Your effort in the beginning is part of a continuum of effort; your Standard of Performance is part of a continuum of standards. Today’s effort becomes tomorrow’s result. The quality of those efforts becomes the quality of your work. One day is connected to the following day and the following month to the succeeding years. Your own Standard of Performance becomes who and what you are. You and your organization achieve greatness.

Failure is part of success, an integral part. Everybody gets knocked down. Knowing it will happen and what you must do when it does is the first step back

One of the common traits of outstanding performers—coaches, athletes, managers, sales representatives, executives, and others who face a daily up/down, win/lose accounting system—is that a rejection, that is, defeat, is quickly forgotten, replaced eagerly by pursuit of a new order, client, or opponent. They know that a defeat, whether a lost account or a loss on the field, can’t be taken personally.

Your effort in the beginning is part of a continuum of effort; your Standard of Performance is part of a continuum of standards. Today’s effort becomes tomorrow’s result.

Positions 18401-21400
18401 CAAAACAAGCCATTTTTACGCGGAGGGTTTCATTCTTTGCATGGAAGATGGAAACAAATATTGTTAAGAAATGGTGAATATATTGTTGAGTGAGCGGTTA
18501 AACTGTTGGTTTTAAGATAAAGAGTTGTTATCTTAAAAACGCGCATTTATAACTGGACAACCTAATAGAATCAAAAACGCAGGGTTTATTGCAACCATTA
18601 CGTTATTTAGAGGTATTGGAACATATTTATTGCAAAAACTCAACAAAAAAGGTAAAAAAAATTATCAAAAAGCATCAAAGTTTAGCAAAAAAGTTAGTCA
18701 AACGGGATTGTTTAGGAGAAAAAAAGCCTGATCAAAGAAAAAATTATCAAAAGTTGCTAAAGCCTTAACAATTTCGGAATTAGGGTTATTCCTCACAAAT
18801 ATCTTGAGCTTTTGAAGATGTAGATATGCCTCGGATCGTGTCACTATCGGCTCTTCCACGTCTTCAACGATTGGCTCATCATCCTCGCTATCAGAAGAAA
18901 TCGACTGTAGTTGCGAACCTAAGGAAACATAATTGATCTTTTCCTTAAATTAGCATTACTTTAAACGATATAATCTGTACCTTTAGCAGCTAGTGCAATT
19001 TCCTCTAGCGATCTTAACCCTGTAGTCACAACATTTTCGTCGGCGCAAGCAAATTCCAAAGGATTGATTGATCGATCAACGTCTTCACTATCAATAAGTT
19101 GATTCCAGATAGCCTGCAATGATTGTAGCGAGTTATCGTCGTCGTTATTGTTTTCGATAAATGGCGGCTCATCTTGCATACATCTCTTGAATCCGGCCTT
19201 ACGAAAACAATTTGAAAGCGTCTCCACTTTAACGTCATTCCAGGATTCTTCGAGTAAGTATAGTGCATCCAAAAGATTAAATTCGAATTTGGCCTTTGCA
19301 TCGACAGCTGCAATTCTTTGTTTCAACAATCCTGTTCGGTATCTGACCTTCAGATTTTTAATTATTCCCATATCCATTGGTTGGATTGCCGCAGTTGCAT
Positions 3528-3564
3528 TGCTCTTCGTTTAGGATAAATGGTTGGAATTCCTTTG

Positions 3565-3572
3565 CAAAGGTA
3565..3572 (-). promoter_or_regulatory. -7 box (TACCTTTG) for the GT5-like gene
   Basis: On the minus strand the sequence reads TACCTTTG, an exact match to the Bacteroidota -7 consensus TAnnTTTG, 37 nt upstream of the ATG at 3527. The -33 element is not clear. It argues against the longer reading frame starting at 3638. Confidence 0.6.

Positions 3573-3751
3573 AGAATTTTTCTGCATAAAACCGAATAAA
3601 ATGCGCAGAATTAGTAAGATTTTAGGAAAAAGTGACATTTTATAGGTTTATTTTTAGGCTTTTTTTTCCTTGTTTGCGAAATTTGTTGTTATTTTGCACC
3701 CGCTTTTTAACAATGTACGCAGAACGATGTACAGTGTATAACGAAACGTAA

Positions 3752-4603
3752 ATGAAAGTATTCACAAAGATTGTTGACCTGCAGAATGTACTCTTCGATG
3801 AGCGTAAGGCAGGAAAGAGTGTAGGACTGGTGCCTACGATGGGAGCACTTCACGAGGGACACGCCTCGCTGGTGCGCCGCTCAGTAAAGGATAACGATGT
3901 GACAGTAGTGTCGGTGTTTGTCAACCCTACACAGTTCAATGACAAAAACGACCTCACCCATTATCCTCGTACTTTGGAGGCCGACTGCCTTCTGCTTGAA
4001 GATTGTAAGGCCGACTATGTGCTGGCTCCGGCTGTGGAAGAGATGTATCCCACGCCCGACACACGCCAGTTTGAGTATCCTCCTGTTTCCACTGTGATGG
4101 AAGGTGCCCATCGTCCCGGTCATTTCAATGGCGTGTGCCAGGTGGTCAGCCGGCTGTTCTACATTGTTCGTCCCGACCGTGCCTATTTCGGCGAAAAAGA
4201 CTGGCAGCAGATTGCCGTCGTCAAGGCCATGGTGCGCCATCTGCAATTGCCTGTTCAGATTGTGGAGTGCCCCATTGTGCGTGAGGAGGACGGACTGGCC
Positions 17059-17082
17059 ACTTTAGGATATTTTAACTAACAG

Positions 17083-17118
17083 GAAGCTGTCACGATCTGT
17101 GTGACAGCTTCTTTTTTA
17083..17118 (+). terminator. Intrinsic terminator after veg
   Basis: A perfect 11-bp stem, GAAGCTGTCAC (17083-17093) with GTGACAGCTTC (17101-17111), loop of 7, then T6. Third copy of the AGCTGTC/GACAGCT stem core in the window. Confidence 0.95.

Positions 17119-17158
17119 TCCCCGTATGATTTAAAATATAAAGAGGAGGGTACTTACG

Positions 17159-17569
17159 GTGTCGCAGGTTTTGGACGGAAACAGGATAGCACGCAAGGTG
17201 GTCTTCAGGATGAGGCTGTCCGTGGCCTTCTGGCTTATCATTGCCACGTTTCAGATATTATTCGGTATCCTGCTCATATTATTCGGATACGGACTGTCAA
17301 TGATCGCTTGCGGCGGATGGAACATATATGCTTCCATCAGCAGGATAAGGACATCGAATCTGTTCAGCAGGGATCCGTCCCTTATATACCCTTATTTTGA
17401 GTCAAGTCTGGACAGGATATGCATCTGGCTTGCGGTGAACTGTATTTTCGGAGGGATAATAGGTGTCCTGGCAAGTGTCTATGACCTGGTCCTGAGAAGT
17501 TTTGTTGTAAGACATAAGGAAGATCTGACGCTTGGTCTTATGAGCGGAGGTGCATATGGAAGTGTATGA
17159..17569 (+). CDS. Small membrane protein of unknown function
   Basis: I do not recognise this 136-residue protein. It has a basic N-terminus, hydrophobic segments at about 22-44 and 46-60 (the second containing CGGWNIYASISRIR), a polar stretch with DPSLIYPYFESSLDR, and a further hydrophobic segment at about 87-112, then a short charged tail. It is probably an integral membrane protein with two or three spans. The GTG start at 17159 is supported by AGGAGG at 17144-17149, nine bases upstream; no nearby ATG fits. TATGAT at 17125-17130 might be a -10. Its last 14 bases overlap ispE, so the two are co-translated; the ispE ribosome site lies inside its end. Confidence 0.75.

Daily Calm with Tamara Levitt – Full Sensory Awareness

  • Overwhelm: a heightened state of anxiety where we feel incapable of taking action. 5-4-3-2-1: Countdown from 5 and tune into your senses.
    #5: Acknowledge five things you see around you (Acknowledge what you visibly see around you in your environment.
    #4: Acknowledge four things you can touch in your environment while reaching out to feel them.
    #3: Acknowledge three things you can hear in your environment.
    #2: Acknowledge two things you can smell in your environment.
    #1: Acknowledge one thing you can taste.
  • Exploring your five senses is a tool for grounding yourself in times of anxiety, stress, and feeling overwhelmed.

“To go out of your mind at least once a day is tremendously important. Because by going out of your mind you come to your senses.” – Alan Watts.

Daily Jay with Jay Shetty – Motivated by Kindness

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  • Learn Any Hard Skill In 2024 – How To Eliminate Distraction & Master Productivity | Cal Newport


All the best in your quest to get better. Don’t Settle: Live with Passion.

Lifelong Learner | Entrepreneur | Digital Strategist at Reputiva LLC | Marathoner | Bibliophile |